Paytas has become immune to cancellation in a way that only a handful of people can do successfully: Trump is one — and the rest are pretty much all on YouTube.
Paytas “blacked out” much of her life growing up, which was spent mostly outside Rockford, Illinois, with her mother, and occasionally, in Riverside, California with her father. “All I remember is I was kind of a loner, and that people weren’t necessarily mean to me but I didn’t have any friends,” she says. When her mother wasn’t working one of many overlapping jobs –– as a teaching aide, bus driver, bartender, and postal worker –– she was more friend than parent. “I said I wanted to be a stripper at 12 and she was like, ‘Okay.’”
In her late teens, Paytas started living with and dating an older man who was formerly Alice Cooper’s personal assistant. When he began demanding rent money, she got a job at his friends’ strip club, Godfather, in the Van Nuys neighborhood of Los Angeles, despite the fact that she didn’t know how to dance. She met a woman there who encouraged her to start escorting. At first, she had fun — she’d sleep with famous people (or at least people who knew famous people) and wealthy businessmen from out of town. She tells a story about a celebrity-adjacent client who used to get off by pretending he was Elvis and shooting rounds over her head (“I stopped seeing him because I thought, Oh, maybe he wants to kill me”). Then, well, drugs happened — coke, heroin, whatever was around. “They [didn’t] want a girl that was already strung out coming to their house,” she says. “So I would end up on Santa Monica Boulevard and hook there for literally five dollars or just a place to stay.”
Soon, a platform would arrive where the money was just as good and you didn’t even have to leave your house. Paytas posted her first YouTube video (a 43-second clip of herself rapping “Ice Ice Baby”) in 2007 under the channel “blndsundoll4mj,” named for the hair color she’d always wanted, “sun doll” after her love of tanning, and “4mj” because of an obsession with Michael Jackson. The first few dozen videos were largely devoted to her love of a different famous person, Quentin Tarantino, which included impressions of the director, reenactments of his films, and at least one video in which she simulates a graphic makeout session between herself and a pillow taped with a photo of his face — until, of course, she moved onto other fixations.
Photo: Shaughn & John for New York Magazine
She wouldn’t truly hit the YouTube jackpot until 2012, when she posted a video called “Why I’m Voting for Mitt Romney,” citing reasons such as “he’s super gorgeous and hot” and “my kitten is named Mitts.” In it, she also claimed she didn’t like Obama because “he’s gonna take away my right to be a Catholic” (he was not). It was her first taste of professional trollhood, and it worked: The video got 3 million views. Thanks to YouTube’s then-lucrative AdSense program, through which top creators were earning upward of six figures, it also netted her $8,000. It was more money than she’d made that whole year. “I thought, like, I’m not really talented or anything, so maybe I just need to try and offend as many people as possible to get money.”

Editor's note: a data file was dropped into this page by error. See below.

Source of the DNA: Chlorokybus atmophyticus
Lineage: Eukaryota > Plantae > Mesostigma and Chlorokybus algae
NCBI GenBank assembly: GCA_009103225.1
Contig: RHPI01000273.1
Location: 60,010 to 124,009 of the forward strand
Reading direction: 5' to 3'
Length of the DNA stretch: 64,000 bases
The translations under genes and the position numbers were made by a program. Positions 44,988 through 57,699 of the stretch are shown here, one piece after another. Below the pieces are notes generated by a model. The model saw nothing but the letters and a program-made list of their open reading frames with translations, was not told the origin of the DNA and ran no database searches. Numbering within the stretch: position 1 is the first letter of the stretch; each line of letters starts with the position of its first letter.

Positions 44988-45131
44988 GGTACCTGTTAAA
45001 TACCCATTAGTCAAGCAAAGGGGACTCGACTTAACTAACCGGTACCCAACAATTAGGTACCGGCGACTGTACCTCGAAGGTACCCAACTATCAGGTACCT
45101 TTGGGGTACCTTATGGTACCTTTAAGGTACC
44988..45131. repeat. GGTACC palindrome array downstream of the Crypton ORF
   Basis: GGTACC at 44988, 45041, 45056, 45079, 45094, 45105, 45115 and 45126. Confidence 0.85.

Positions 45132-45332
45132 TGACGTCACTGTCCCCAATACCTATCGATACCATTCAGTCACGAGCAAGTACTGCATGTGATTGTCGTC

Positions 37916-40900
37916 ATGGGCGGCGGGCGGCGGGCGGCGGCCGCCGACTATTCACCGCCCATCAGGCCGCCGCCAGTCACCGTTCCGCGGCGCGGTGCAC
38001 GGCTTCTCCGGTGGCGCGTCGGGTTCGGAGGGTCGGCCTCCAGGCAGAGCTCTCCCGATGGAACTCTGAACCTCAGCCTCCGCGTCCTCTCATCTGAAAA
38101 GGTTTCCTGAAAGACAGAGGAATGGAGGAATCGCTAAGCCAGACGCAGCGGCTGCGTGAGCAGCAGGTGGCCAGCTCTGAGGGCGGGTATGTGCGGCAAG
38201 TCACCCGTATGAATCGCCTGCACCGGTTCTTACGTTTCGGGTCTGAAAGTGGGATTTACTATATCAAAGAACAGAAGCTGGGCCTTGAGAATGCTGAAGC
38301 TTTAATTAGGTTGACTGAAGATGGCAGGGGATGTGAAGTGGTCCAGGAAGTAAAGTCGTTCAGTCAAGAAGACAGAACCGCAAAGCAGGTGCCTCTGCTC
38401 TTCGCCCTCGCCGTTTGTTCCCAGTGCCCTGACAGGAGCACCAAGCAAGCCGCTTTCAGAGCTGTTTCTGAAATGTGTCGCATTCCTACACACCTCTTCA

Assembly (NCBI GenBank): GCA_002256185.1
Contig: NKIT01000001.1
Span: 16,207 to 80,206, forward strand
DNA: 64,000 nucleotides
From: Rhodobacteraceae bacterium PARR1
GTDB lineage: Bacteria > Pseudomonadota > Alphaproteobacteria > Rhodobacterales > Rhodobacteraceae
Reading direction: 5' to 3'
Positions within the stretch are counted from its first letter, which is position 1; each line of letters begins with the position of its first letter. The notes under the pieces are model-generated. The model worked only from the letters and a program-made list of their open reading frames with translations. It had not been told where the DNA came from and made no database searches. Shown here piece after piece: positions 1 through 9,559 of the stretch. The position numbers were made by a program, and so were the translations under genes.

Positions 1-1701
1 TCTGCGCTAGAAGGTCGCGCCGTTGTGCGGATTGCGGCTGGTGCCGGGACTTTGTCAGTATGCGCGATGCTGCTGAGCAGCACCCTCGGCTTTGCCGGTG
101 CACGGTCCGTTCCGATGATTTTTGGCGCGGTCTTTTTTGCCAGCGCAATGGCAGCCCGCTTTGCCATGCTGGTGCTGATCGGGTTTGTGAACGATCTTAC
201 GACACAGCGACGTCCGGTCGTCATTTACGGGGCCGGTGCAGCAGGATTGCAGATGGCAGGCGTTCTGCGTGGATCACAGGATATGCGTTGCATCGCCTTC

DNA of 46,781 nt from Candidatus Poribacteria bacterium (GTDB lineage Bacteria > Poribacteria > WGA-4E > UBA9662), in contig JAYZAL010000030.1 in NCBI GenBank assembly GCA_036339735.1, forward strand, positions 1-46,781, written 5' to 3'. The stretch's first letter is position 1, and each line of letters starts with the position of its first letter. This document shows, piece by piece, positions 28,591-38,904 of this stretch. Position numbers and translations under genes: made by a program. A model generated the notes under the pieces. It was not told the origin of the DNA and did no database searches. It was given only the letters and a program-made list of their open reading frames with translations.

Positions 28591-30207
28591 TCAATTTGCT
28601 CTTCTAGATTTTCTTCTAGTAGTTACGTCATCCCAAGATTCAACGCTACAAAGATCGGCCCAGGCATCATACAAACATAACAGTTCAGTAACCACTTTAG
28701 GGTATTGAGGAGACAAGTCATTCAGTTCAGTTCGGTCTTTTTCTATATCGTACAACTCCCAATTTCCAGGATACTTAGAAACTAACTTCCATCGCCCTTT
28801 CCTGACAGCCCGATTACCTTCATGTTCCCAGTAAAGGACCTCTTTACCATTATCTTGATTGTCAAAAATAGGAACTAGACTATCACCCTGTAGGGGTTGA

So she started collecting controversies: There was the phase in 2011, and again in 2012, when she dressed up as “Trishii,” a character she invented that was supposed to be a Japanese pop star but mostly ended up just being racist; there was the one video in 2013 when she wondered aloud whether dogs have brains. There was the time in October 2019 where she uploaded a video titled “I AM TRANSGENDER (FEMALE TO MALE)” in which she claimed to identify as a gay man. Considering she’d previously claimed to identify as a chicken nugget, the video was met with outrage and mistrust. She stands by it, at least in theory. Her reasoning is she now identifies as nonbinary, but didn’t have the vocabulary to describe it at the time (her pronouns are both she/her and they/them). Of her use of the N-word on camera, Paytas gives the response that’s now standard issue for influencers: “Obviously it was gross and awful and that’s so embarrassing that I have that clip out there about that, because I’m like, so not that person.”
She managed to incense another community when, in March of 2020, she claimed to have dissociative identity disorder, the highly stigmatized diagnosis formerly known as multiple personality disorder. YouTubers who’d built their channels by being open about their struggles with DID accused her of spreading misinformation and self-diagnosing rather than seeking help. Again, she insists, it wasn’t trolling. “I was like, This is so fucking crazy that people are doubting me.” So she made a video in which she pretended to switch personalities on camera.
Okay, that one was trolling.
All that aside, Paytas’s mental health is not a joke. She was diagnosed with borderline personality disorder at age 31, and previously received two paranoid schizophrenia diagnoses at age 12 and again at 18. Her mood shifts when we land on the topic of the three times she was involuntarily committed to a mental facility in 2019. At the time, Paytas was part of a group of YouTubers called the Vlog Squad, best known for performing stunts and pulling pranks of varying degrees of ethicality on each other in enormous Los Angeles mansions. It was led by David Dobrik, who, until recently, was one of the few YouTubers who enjoyed a relatively unsoiled reputation by industry standards. But over the past few weeks, multiple former members have accused him of fostering a toxic work/creative environment; one alleged that a supposed “prank” was sexual assault.